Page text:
Wearing victims’ names on their shirts, young people play basketball and grieve

The Healing in the Hood basketball tournament will be held at Kingsessing Rec Center Sunday.

Young people play basketball at a 2020 YEAH Philly event at Kingsessing Rec Center. (YEAH Philly)

Young people play basketball at a 2020 YEAH Philly event at Kingsessing Rec Center. (YEAH Philly)

For Malik Clark, 21, basketball has always been a way to keep busy and out of trouble. This Sunday, the game will also work as a form of group therapy. Forty young people, all of whom have been affected by gun violence, will play for a $1,500 prize they will donate to a local nonprofit of their choosing.

The Healing in the Hood 5 on 5 Basketball Tournament is going on its second year Sunday with the bulk of participants falling between ages 16 and 20. Hosted by YEAH Philly, the event is a space for healing and honoring those who have been lost to the city’s gun violence epidemic. The city is on pace to reach a new annual record for homicides.

Clark, a defending champion, is playing for his cousin Darren Fluellen, 26, who was killed on Clark’s front porch in January 2015. Clark was only 14 when he rushed to the door and witnessed his cousin bleed out.

“I lost a lot of people [to gun violence], but my cousin’s death is somebody that’s going to stick with me, that’s the saddest tragedy that I’ve had,” said Clark, who will be wearing his cousin’s name on his tournament shirt.

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Clark’s teammate, Isaiah Leonard, 21, lost his cousin Willie Grant Jr. last August. Grant was 23 at the time of his death.

Clark and Leonard said they were lucky to have a strong support network of friends and family, but they describe the constant barrage of new shootings and homicides as a barrier to overcoming their trauma. The basketball game, which will include free food and vendors, is a reminder that they’re not alone in their pain.

“The tournament definitely helps knowing that literally, everyone around you, or who’s playing in the tournament, literally has been through the same thing,” Leonard said. “At the same time, it’s also unfortunate that everybody around you has been through the same things because in this city it happens too often.”

So far in 2021, more than 300 people have been killed in the city and more than 1,200 people have been shot – both categories seeing around a 25% jump in incidents compared to the same time last year.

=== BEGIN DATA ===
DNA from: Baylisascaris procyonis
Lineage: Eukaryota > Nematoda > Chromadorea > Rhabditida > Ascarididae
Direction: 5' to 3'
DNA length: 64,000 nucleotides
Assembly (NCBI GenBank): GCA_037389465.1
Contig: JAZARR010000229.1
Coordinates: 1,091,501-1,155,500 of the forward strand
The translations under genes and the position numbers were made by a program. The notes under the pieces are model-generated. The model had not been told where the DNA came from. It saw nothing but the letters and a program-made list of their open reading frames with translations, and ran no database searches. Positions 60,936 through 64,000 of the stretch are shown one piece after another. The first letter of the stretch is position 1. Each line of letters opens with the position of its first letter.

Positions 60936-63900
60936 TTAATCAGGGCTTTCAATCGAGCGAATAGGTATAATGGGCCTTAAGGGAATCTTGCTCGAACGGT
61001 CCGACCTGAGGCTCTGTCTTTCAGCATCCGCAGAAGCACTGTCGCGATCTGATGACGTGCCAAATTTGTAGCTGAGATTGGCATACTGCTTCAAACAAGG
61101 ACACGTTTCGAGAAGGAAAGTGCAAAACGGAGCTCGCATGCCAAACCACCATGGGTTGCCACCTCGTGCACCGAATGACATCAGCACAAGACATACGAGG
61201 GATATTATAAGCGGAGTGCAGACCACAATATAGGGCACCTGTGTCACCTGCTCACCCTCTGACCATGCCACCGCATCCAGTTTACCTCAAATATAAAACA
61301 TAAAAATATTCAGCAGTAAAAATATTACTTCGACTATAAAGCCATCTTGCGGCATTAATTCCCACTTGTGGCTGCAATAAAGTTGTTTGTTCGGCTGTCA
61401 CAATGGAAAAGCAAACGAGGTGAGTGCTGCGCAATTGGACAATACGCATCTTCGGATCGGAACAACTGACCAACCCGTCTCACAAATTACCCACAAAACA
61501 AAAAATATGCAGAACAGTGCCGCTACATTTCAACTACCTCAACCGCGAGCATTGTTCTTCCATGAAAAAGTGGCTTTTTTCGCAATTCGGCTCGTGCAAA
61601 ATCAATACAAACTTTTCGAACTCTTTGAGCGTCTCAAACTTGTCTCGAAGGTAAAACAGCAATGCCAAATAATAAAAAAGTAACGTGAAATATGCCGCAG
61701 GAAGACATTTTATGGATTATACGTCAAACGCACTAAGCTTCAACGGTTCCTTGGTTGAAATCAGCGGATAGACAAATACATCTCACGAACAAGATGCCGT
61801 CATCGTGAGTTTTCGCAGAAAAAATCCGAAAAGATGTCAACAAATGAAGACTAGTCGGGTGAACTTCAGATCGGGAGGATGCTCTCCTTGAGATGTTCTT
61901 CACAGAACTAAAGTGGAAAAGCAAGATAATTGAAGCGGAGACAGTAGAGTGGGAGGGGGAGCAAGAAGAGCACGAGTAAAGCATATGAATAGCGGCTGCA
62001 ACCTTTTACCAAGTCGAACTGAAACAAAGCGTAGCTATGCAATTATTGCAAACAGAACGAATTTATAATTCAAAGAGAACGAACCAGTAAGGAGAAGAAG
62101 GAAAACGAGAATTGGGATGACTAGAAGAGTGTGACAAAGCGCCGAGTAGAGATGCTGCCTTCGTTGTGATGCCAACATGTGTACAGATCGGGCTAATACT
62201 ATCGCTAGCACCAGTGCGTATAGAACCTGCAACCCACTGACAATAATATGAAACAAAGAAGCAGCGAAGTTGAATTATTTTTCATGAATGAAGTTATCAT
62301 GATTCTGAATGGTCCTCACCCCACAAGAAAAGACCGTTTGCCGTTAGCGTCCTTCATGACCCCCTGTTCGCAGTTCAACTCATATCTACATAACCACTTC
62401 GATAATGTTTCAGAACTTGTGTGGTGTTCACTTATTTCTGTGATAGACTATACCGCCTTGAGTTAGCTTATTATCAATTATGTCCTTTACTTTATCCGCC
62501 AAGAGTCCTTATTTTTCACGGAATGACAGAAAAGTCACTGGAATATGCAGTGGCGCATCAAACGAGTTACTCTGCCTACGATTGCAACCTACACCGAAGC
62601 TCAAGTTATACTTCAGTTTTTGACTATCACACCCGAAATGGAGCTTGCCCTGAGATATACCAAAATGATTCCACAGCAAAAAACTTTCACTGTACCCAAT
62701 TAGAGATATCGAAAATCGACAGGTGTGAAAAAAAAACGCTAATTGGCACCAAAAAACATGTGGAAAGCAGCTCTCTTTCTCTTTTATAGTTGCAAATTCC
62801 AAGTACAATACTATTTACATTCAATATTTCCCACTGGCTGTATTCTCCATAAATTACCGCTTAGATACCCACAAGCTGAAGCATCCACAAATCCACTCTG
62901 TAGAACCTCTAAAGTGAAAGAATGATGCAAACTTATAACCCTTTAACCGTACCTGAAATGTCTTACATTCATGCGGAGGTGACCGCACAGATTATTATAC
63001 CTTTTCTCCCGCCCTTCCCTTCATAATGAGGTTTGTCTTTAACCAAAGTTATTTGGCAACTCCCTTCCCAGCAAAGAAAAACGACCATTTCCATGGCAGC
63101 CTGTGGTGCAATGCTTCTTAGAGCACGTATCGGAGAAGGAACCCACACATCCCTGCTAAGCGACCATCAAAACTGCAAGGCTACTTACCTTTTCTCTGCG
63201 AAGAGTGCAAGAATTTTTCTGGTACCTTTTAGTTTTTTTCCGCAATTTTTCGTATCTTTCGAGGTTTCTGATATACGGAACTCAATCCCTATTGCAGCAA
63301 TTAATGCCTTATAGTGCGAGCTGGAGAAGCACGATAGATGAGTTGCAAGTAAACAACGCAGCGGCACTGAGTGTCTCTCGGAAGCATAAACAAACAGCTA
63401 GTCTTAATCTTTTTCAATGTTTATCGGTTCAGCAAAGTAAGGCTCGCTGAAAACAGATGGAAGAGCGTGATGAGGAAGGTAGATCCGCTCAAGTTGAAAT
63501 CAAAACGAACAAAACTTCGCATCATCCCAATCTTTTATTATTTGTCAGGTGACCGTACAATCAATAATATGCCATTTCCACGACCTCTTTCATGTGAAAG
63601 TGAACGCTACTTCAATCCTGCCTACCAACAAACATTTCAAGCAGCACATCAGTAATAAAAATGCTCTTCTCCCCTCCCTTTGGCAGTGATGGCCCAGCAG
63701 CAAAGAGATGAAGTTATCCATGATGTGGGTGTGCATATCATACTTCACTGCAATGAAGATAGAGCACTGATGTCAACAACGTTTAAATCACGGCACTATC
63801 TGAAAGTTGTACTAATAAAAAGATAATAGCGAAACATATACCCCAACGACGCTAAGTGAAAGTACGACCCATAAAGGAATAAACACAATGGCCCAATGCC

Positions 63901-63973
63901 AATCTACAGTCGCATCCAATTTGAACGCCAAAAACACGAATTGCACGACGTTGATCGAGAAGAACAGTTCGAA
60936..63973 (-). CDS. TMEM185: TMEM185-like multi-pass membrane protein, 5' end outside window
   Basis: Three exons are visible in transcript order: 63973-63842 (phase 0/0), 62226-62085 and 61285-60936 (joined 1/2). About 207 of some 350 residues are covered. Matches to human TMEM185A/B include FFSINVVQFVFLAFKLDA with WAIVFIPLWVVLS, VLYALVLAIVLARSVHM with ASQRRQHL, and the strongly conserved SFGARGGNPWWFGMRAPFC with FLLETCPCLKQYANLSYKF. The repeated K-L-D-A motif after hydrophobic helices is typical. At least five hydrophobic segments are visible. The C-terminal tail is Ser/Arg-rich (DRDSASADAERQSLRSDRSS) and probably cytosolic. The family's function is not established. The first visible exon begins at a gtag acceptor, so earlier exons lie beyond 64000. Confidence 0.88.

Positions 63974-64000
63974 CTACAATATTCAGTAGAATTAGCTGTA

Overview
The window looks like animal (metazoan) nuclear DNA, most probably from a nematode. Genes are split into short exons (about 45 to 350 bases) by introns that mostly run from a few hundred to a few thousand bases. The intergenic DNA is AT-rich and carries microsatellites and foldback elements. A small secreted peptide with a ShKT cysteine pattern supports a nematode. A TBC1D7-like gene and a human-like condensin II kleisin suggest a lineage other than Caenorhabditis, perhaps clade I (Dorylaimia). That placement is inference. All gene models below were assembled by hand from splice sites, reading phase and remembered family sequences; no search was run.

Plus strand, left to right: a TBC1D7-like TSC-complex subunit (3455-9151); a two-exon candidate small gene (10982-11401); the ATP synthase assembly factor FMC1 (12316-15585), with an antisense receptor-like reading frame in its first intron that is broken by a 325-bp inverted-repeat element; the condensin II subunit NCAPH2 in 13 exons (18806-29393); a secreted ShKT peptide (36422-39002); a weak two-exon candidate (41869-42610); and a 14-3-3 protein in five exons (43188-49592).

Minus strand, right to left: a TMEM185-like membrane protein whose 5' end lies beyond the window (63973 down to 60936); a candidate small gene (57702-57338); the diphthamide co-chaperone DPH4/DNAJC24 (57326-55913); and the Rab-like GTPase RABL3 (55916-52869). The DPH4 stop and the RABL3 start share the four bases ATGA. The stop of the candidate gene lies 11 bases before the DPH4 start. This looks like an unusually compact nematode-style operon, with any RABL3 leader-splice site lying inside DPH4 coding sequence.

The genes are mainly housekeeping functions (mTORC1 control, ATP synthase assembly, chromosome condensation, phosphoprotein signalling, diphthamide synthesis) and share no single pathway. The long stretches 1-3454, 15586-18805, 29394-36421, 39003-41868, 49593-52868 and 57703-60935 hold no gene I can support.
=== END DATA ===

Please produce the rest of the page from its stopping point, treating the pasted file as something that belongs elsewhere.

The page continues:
Lawmakers in Philadelphia have scrambled to implement policies that could stem the bleeding, but find themselves at odds over strategies. On Wednesday, the city said it’s one step closer to accepting applications for $20 million in grants directed to community violence prevention programs. Still, people like Councilmember Jamie Gauthier, who represents West Philly neighborhoods hardest-hit by violence, argue Mayor Jim Kenney could do much more, including daily updates on what the city is doing to prevent future shootings.

Though gun violence has plagued Philadelphia for decades, young people say the current surge that started during pandemic lockdowns has felt especially pervasive, touching every corner of the city. Shootings have left many young people “frustrated, stressed, and angry,” said YEAH Philly founder James Aye.

Aye said demand to get into the tournament outstrips the space available, but shows how many young people are personally affected by the violence in West and Southwest Philadelphia alone.

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A league designed with love in mind

Some of the young men playing in the tournament say it feels like no one is safe.

“A lot of times it’s not even because they were in the streets or did anything wrong, it was just they was at the wrong place at the wrong time,” Leonard said.

The core of YEAH’s mission is to create safe spaces so young people feel protected in their neighborhoods. The location of the tournament was chosen with this idea in mind and treated as a community investment, according to Aye.

“We decided to use Kingsessing Rec Center because that was one of the areas where a lot of young people felt a lot of gun violence was happening,” Aye said. “You know, most of them were kind of scared to play basketball there.”

Aye wanted to let young people know they could feel supported if they surrounded themselves with people they love.

According to Aye, one of the most touching moments of last year’s tournament took place off the court. About 50 young people wrote fears and emotional pleas on plates, which they later broke.

Still, the hope is that events like these won’t be needed one day. Young men like Clark and Leonard say they don’t know what else they can do to curb shootings other than stay out of trouble themselves.

Donte Dupriest, 20, said he can’t control the policies politicians choose to enact or ignore in order to make Philadelphia safer for people like him. But the Southwest Philadelphia resident said he can control his corner of the city.

“Everybody’s just dying left and right and we don’t want that to happen every other day,”  Dupriest said. “So the league that we’re playing in now is to prevent all that, so we stay out of trouble and all that gun violence and everything.”

Registration for the tournament is closed but members of the community are welcome to come and show their support.

Broke in PhillyWHYY is one of over 20 news organizations producing Broke in Philly, a collaborative reporting project on solutions to poverty and the city’s push towards economic justice. Follow us at @BrokeInPhilly.

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